The User Form for the Text Tools utility

When I create a utility, I usually begin by designing the user interface. In this case, it's the dialog box that's displayed to the user. Creating the dialog box forces me to think through the project one more time.

Figure 16-2 shows the UserForm for the Text Tools utility.

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Figure 16-2: The UserForm for the Text Tools utility.

Figure 16-2: The UserForm for the Text Tools utility.

Notice that the controls on this UserForm are laid out differently from how they actually appear to the user. That's because some options use different controls, and the positioning of the controls is handled dynamically in the code. The controls are listed and described next.

■ The Operation ComboBox: This always appears on the left, and it is used to select the operation to be performed.

■ Procl ComboBox: Most of the text manipulation options use this ComboBox to further specify the operation.

■ Proc2 ComboBox: Two of the text manipulation options use this ComboBox to specify the operation even further. Specifically, this additional ComboBox is used by Add Text and Remove by Position.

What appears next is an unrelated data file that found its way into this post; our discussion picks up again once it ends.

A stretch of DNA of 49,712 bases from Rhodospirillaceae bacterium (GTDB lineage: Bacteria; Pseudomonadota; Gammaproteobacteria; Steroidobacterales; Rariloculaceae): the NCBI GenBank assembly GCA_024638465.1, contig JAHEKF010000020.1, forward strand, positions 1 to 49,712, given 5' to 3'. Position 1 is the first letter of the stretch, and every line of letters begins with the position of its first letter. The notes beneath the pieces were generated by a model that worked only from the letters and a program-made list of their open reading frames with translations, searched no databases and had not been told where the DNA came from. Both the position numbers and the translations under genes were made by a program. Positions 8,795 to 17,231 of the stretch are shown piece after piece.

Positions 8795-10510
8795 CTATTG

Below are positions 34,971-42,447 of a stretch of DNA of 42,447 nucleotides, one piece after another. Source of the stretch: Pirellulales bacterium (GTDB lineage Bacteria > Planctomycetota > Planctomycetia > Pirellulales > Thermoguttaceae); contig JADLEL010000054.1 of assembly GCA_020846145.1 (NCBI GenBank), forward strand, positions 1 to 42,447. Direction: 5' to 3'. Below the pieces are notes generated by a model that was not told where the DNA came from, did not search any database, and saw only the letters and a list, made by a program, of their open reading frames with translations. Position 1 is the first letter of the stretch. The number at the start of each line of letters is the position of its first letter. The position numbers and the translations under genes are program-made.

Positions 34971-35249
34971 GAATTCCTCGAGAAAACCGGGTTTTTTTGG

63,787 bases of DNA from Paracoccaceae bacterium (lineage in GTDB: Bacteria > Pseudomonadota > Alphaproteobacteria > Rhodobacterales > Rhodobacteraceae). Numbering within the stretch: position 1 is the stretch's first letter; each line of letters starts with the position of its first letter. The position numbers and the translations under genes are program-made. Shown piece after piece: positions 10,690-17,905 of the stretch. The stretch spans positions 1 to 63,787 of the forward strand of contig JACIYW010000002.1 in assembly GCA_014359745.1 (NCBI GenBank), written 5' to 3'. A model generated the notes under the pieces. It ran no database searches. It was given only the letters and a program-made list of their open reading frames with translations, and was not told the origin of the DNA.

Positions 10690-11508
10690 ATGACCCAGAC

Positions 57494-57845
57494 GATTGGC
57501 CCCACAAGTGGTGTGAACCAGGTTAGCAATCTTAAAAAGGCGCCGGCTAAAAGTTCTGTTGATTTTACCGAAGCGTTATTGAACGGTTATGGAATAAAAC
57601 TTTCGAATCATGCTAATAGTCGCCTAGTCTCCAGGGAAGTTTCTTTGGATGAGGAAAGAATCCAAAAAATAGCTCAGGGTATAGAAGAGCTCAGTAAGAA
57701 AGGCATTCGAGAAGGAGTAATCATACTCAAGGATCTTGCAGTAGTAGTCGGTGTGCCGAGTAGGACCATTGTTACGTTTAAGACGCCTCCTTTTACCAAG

■ Check box: The Skip Non-Text Cells check box is an option relevant to some of the operations.

■ Help button: Clicking this CommandButton displays help.

■ Close button: Clicking this CommandButton unloads the UserForm.

■ Apply button: Clicking this CommandButton applies the selected text manipulation option.

■ Progress bar: This consists of a Label control inside a Frame control.

■ Text box: This text box is used for the Add Text option.

Figure 16-3 shows how the UserForm looks for each of the five operations. Notice that the configuration of the controls varies, depending on which option is selected.

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Figure 16-3: The UserForm layout changes for each operation. Note

You'll notice that this utility violates one of the design rules that I outline earlier in this chapter (see "What Makes a Good Utility? "). Unlike most of Excel's built-in dialog boxes, the Text Tools utility dialog box does not have an OK or a Cancel button, and clicking the Apply button does not dismiss the dialog box. The original version of Text Tools had an OK button and was designed so that clicking OK performed the task and closed the dialog box. User feedback, however, convinced me to change the design. Many people, it turns out, like to perform several different manipulations at one time. Therefore, I changed the utility to accommodate user preferences.

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